Comet ISON To Pass Closest to the Sun on Thanksgiving Day; Comet of the Century to Cut a Dazzling Path
By Staff Writer | November 04, 2013 04:06 PM EST
Comet ISON is giving stargazer the biggest thrill of anticipation as astronomers waiting to see whether it will become a "great comet" or fizzle out on Nov. 28, Thanksgiving, when Comet Ison will makes its nearest pass to the sun.
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Comet ISON was discovered in 2012 by two Russian scientists. They saw Comet ISON after it first left the Oort Cloud, which is a a cloud of comets believed to extend about a light-year from the sun. Comet ISON is named after the telescopes used in the International Scientific Optical Network.
Matthew Knight, a Lowell Observatory astronomer said the ISON comet "is going from the absolute coldest place in the solar system to the absolute hottest.
Michael Kelley an astronomer at the University of Maryland, College Park said "We've never had a comet that seems to come directly from the Oort Cloud, on its first passage to the inner solar system in four billion years, all the way to within three solar radii of the solar surface."
Dozens of telescopes will be aimed at Comet ISON and it will also be tracked in the visible, infrared, radio, x-ray and gamma-ray bands. Mars rovers and satellites will also collect data on Comet ISON. So far it looks like Comet ISON's core is still intact.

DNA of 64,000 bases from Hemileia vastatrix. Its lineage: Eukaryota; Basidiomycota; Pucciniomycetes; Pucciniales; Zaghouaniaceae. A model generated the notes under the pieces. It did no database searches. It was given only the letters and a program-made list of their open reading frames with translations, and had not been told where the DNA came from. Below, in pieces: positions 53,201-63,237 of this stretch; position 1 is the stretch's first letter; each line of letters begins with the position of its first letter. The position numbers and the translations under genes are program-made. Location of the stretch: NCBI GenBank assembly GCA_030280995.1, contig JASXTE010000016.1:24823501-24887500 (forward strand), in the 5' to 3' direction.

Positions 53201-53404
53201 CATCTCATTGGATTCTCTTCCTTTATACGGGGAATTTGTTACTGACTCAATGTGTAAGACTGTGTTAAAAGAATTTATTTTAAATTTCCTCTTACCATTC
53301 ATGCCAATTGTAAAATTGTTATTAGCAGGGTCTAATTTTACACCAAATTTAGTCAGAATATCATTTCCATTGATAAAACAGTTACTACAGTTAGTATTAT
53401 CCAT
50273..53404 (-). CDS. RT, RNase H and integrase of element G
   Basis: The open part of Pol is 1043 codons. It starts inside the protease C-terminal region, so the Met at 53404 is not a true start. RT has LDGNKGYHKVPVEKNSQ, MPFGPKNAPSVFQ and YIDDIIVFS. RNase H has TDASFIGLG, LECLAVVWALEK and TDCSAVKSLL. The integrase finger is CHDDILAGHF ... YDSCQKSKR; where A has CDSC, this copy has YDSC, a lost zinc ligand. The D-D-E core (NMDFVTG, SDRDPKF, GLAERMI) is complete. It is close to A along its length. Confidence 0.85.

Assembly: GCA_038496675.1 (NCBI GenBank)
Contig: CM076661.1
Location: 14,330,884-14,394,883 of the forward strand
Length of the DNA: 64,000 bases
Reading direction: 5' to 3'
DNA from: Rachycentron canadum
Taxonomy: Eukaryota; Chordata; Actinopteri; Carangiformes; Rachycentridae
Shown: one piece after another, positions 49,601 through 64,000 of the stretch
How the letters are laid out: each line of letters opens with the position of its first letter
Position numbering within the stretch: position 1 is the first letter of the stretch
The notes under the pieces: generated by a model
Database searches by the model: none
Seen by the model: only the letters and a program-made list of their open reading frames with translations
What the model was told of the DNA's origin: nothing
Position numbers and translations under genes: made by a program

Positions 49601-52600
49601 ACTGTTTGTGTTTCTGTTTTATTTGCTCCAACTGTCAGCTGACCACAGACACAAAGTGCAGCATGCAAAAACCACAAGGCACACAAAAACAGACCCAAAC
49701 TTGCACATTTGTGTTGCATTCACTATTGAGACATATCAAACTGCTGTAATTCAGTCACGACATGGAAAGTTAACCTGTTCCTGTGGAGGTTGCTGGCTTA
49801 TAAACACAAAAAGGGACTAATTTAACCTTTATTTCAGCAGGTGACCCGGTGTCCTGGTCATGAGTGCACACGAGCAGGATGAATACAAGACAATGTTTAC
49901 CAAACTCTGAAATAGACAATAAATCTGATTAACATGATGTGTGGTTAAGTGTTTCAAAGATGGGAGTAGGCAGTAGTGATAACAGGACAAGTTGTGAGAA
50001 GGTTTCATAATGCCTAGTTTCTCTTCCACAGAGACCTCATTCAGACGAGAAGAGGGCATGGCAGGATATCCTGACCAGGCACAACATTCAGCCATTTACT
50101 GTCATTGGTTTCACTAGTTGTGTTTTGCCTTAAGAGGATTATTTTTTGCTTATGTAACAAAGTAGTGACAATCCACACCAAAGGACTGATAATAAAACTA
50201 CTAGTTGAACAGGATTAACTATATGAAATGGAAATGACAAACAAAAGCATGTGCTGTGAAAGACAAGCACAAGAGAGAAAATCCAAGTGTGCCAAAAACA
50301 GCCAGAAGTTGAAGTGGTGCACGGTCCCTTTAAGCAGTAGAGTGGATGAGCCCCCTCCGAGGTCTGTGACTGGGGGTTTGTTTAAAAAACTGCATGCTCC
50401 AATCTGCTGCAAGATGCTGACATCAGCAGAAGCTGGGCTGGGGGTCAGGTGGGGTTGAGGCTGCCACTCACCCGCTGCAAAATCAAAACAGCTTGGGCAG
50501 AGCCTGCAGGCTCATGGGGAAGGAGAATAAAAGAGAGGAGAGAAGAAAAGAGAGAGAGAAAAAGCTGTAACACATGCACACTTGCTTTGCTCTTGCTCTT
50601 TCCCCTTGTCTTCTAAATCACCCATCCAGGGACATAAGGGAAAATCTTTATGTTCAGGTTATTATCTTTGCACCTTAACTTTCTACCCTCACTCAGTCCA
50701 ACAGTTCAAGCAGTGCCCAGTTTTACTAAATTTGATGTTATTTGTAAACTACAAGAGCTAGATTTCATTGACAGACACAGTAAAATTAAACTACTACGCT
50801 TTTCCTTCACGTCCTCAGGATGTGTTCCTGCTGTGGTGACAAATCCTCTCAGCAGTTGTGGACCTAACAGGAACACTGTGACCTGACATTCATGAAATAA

Matthew Knight said "It's still brightening but it has not been brightening as rapidly as we would have hoped. It's this unique combination where it's something from the Oort Cloud that's never experienced this heat before, and then it's coming into this extreme environment where the change in temperature and gravitational pull makes it hard for us to predict what's going to happen. It's such a unique appearance that even if it disappoints from the 'ooh and ah' standpoint, I think the science is going to be really interesting."
The Comet ISON will light up this sky at the end of November when it passes through earth's solar system. Comet ISON will approach the sun until it is at its closest point on Nov. 28. The comet will only be 724,000 miles above the surface of the sun. Researchers say the comet should blaze as brightly as a full moon.
Josh Sokol of the Space Telescope Science Institute in Baltimore, Md., posted "The result is part science, part art. It's a simulation of what our eyes, with their ability to dynamically adjust to brighter and fainter objects, would see if we could look up at the heavens with the resolution of Hubble."
The Space Telescope Science Institute operates the Hubble telescope.
Researcher explained that the pictures were taken by Hubble's Wide Field Camera 3 UVIS instrument. Three exposures were made with a filter that transmits yellow and green light, which shows up as blue in the picture. Two of the pictures two used a filter that allows red and some near-infrared light.
Sokol wrote, "In general, redder things are older, more evolved, than blue things - this is true both for the crosshair-spiked stars and the smudges of distant galaxies."
Comet ISON is being called the "comet of the century." Comets are made up of the building blocks that came together to form the planets 4.5 billion years ago. Scientists are looking forward to studying the material that ISON leaves in its aftermath is it approaches the sun.
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